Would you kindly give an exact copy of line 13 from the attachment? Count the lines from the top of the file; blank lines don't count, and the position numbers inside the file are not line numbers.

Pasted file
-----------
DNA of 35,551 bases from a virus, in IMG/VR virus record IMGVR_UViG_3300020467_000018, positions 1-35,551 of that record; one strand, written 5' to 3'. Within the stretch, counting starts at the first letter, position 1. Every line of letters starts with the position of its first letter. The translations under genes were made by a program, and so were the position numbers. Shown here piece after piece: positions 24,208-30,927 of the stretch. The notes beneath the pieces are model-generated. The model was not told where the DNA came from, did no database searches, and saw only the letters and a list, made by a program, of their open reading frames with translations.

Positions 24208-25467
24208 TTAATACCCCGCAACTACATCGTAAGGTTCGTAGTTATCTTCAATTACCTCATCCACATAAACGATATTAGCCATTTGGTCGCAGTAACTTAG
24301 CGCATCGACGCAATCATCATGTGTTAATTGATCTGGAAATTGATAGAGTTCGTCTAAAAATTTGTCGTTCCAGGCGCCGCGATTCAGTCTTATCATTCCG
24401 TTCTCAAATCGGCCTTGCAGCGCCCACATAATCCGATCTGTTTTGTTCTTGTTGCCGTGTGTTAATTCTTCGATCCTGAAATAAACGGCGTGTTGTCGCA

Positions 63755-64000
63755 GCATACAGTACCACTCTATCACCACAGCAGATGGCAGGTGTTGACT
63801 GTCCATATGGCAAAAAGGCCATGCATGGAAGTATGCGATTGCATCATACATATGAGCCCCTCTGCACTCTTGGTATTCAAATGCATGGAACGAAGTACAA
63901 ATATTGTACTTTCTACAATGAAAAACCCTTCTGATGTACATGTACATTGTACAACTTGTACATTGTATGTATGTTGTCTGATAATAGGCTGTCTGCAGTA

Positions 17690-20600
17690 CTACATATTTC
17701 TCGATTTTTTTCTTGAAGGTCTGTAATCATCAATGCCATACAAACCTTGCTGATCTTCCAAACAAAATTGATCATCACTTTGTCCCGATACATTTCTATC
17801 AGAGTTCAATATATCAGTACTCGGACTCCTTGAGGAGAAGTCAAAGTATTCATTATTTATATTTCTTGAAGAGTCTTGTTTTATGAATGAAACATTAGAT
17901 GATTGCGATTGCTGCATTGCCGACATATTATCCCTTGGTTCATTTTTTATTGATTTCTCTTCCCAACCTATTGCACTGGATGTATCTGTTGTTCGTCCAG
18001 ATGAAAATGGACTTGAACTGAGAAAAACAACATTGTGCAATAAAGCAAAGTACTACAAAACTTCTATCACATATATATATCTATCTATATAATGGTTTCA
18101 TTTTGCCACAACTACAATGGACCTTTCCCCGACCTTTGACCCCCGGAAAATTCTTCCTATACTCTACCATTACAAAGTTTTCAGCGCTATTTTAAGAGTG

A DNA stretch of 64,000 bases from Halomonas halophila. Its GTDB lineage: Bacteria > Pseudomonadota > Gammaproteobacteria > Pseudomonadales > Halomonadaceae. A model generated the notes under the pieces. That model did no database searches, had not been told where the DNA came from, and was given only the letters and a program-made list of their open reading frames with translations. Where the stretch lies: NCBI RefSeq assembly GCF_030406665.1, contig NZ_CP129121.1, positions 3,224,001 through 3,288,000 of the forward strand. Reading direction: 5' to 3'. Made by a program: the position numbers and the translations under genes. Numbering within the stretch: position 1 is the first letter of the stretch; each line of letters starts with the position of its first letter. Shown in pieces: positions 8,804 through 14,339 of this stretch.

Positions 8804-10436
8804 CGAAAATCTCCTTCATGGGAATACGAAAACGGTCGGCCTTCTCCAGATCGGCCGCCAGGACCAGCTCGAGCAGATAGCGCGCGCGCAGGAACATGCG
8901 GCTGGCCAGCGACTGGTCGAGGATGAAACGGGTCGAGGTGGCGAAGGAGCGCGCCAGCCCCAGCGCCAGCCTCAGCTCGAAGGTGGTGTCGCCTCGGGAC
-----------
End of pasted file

17801 AGAGTTCAATATATCAGTACTCGGACTCCTTGAGGAGAAGTCAAAGTATTCATTATTTATATTTCTTGAAGAGTCTTGTTTTATGAATGAAACATTAGAT